"EACH (police) officer faces considerable risk every day they go to work, in the name of making Queensland safe. The honourable commitment they make... deserves to be recognised."
These were the words of Chief Superintendent Bill Graham to Redlands police, retired police and their families at a Cleveland service on National Police Remembrance Day.
The service was one of many held across Australia to honour police officers who were killed in the line of duty, and those who lost their lives through other circumstances.
While COVID-19 limited numbers at the service at Cleveland Uniting Church, more guests spilled into the church hall, where a livestream of the proceedings was played.
Others watched the livestream from home.
Chief Superintendent Graham said even though commemorations were impacted by COVID-19, it was an important day on the police calendar.
"Despite not being able to be with those family members and friends of those who are no longer with us... we stand and reflect together in honour of them and their loved ones, and acknowledge the unimaginable loss they have suffered," he said.
"We stand alongside our Victorian police colleagues as they honour the recent and tragic loss of four of their own."
Senior Constable Lynette Taylor, Constable Glen Humphris, Senior Constable Kevin King and Constable Josh Prestney were struck and killed by a truck on the side of a Melbourne freeway in April.
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The ceremony included readings of the Prayer of Intercession and the Police Ode, with the Sounding of the Requiescant performed by bugler Lauren Folster.
Reverend Peter Smale also gave an address, saying police played an important role in every community.
"At the most basic level, our depth of belonging to a community is related to our willingness to contribute to it... the people that we recognise here today have done that to an incredible level," he said.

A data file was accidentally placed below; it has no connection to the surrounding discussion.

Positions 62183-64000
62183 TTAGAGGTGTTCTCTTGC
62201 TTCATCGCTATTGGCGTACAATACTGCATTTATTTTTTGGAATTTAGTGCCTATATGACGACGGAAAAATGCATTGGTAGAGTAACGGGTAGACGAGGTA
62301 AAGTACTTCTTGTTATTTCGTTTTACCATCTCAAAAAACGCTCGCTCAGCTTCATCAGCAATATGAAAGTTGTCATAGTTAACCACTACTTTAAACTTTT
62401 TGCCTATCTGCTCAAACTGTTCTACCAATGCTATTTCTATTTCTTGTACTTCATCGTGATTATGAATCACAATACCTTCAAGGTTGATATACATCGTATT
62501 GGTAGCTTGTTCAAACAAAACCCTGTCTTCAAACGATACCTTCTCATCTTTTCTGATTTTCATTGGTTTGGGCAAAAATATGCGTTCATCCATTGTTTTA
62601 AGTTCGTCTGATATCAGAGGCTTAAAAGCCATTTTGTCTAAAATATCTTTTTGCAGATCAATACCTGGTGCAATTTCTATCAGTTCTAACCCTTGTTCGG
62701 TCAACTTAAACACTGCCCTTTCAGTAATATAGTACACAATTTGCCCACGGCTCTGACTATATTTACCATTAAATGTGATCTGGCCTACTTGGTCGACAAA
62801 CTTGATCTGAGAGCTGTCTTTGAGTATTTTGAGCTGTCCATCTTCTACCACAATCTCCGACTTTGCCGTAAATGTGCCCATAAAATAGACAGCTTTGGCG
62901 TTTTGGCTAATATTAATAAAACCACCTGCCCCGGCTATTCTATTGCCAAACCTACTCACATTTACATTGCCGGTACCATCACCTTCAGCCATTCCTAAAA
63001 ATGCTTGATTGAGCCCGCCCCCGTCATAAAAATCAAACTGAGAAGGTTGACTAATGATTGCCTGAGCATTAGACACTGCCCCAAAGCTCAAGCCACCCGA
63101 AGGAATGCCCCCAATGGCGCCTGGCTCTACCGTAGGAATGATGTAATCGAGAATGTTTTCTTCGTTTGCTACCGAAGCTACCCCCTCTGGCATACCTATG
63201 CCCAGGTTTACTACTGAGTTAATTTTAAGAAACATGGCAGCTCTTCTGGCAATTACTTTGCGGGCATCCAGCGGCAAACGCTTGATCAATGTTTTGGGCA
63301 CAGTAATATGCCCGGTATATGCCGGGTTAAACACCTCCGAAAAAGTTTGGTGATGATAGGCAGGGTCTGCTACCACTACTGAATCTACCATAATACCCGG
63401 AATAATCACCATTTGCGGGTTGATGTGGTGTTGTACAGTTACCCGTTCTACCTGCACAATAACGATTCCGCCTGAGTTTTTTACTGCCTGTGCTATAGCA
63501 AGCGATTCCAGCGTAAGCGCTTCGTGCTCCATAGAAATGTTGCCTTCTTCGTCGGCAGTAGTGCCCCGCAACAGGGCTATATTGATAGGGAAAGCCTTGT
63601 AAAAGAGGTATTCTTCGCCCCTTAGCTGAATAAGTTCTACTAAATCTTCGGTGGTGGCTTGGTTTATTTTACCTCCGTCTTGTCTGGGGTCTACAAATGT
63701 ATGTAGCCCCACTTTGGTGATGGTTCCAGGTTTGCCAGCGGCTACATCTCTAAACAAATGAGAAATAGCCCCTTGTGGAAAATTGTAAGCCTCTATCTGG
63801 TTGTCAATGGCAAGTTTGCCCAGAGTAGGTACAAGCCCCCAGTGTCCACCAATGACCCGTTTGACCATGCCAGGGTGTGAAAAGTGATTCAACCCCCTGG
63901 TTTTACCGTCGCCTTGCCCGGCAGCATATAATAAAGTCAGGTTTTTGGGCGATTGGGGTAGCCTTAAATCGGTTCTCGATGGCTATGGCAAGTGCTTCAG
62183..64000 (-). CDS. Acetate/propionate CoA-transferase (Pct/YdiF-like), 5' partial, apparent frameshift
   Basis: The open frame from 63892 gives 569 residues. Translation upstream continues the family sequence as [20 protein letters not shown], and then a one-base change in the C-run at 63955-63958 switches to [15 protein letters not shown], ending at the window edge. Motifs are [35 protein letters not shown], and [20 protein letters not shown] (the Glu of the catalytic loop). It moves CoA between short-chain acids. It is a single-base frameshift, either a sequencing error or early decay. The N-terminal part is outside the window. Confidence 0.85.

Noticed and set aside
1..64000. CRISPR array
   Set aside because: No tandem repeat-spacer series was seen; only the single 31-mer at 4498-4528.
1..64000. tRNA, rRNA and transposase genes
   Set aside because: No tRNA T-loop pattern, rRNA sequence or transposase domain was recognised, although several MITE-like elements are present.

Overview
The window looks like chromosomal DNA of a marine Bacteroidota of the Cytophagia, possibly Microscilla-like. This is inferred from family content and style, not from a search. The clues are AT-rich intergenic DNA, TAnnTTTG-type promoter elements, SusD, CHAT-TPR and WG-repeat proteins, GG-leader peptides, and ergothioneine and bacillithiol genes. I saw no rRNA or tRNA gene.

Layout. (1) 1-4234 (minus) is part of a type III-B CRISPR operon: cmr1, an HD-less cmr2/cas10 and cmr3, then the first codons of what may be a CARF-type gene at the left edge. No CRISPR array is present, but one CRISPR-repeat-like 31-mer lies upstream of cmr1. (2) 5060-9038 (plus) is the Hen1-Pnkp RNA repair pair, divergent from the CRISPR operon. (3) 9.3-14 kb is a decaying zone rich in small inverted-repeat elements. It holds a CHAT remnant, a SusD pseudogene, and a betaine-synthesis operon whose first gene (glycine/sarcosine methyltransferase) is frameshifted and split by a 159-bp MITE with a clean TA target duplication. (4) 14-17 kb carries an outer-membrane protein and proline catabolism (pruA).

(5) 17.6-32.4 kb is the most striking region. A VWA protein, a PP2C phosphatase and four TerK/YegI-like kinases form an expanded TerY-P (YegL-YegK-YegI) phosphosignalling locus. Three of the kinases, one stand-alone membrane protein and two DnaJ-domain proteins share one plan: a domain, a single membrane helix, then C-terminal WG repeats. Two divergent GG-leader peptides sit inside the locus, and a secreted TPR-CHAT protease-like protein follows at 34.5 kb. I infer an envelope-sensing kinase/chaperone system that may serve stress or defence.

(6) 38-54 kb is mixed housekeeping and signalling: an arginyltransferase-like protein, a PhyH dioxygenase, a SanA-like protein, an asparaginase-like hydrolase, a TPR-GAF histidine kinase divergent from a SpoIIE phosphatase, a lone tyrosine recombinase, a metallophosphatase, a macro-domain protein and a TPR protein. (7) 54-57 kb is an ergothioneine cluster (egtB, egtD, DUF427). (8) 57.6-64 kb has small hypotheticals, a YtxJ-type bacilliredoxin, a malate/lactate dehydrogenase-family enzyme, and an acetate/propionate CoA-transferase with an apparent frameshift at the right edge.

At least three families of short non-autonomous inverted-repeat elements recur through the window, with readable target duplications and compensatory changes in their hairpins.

The service came after Premier Annastacia Palaszczuk and Police Minister Mark Ryan joined Police Commissioner Katarina Carroll to honour and remember fallen officers of the Queensland Police Service at a candlelight vigil in Brisbane.
Representatives from the families of fallen officers gathered at the Queensland Police Service Memorial at dusk on Monday where candles were lit in memory of those who paid the ultimate sacrifice.
Ms Palaszcuk said she was grateful for the work police did on behalf of all Queenslanders.
"Police are special people, they run towards danger to keep the rest of us safe.
"And sometimes, tragically, they make the ultimate sacrifice.
"It is up to all of us to make sure that sacrifice is honoured."
Commissioner Carroll said that despite current circumstances, it was extremely important to come together and honour those officers who were no longer with us.
"We are coming together to reflect on the sacrifice and unwavering commitment our fallen officers displayed for the safety of Queensland," she said.
"Their deaths have not only had an impact on their loved ones but also the Service and the community.
"We will continue to gather to honour their sacrifice and memory and to make it known that they will never be forgotten."
National Police Remembrance Day is held on September 29 to coincide with Michaelmas, as the Archangel Michael is the patron saint of police officers.